Alibaba reports to brands on anti-counterfeiting efforts
Alibaba this week provided an update on its “express” handling of IP infringement cases at the Brand Rights Holders Day in Beijing, China.
Since introducing technology enhancements to its Intellectual Property Protection (IPP) platform last month, the e-commerce giant resolved 96 per cent of claims within 24 hours, with 83 per cent resulting in the listings being taken down.
The remaining 17 per cent were declined mainly for reasons, such as insufficient evidence to prove infringement or a mismatch between the complained listing and IP documents filed.
Alibaba’s IPP platform is used by brands and IP owners to flag and request the take down of counterfeit or IP-infringing product listings. Last month, company introduced automated complaints processing, analysis and product authentication systems to speed the handling of cases.
It also introduced a single point of entry for brands and IP owners to lodge complaints across all its e-commerce platforms, streamlining the process considerably.
A dedicated team has reduced the time it takes to respond to claims, as well as proactively reach out to new users and those with more complicated cases.
To ensure continuous improvements of the platform, Alibaba has said it will conduct regular satisfaction surveys and invite rights holders to provide feedback about their user experience.
“Brand trust is core to our mission,” said Jessie Zheng, Alibaba’s chief platform governance officer. “Our enhanced platform, along with significant progress in other important initiatives all showcase the industry best practices Alibaba is creating for the benefit of all our stakeholders.”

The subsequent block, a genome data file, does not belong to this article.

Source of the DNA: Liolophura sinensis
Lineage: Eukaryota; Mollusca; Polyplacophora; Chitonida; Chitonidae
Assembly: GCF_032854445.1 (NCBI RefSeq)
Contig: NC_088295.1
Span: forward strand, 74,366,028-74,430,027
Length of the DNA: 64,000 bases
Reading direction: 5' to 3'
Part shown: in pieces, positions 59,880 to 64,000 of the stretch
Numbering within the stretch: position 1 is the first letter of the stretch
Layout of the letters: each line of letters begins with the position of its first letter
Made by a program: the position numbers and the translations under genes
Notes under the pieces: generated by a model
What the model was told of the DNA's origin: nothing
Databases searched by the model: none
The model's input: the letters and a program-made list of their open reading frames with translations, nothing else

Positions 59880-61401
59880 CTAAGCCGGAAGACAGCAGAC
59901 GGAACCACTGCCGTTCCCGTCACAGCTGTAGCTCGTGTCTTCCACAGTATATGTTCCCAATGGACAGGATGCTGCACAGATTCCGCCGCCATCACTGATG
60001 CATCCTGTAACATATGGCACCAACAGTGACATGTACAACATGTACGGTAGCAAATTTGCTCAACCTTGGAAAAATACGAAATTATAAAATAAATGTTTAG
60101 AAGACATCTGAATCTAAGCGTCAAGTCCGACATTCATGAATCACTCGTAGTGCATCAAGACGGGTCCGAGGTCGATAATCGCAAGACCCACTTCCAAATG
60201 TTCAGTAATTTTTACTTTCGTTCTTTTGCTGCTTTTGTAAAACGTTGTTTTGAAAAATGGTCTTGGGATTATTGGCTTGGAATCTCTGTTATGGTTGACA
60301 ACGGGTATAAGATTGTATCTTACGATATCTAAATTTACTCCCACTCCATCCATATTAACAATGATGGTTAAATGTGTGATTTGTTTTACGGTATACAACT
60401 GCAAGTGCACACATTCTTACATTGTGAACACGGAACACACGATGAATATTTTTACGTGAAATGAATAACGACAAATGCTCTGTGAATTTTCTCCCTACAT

The company said its Brand Right Holders Day event and platform upgrade received positive feedback from participating brands. The event brought together 180 brand representatives to discuss ways to improve IP protection and build up mutual trust.
Alibaba has been ramped up efforts against counterfeiters in recent months, including collaborations with brands and stakeholders, partnering with law enforcement and taking legal action against infringers.
In January of this year, it partnered with 30 international and Chinese brands, including Louis Vuitton, Samsung, Amway and Mars, to form the Alibaba Anti-Counterfeiting Alliance, which leverages big data and the latest technologies to fight counterfeiting.
Alibaba also sued two Taobao vendors for selling fake Swarovski watches at the start of this year, and went to court in May to seek damages against a vendor who was previously convicted of trademark violation by selling fake Wuliangye-branded spirits.
Last month, it announced a partnership with the governments of 13 Chinese provinces to provide law-enforcement bodies with data to track down and prosecute criminal rings and activities. The technology not only tracks illegal transactions, but also traces them upstream to the production source.
And most recently, the company reached an agreement with French luxury group Kering to take joint enforcement action against infringers both online and offline.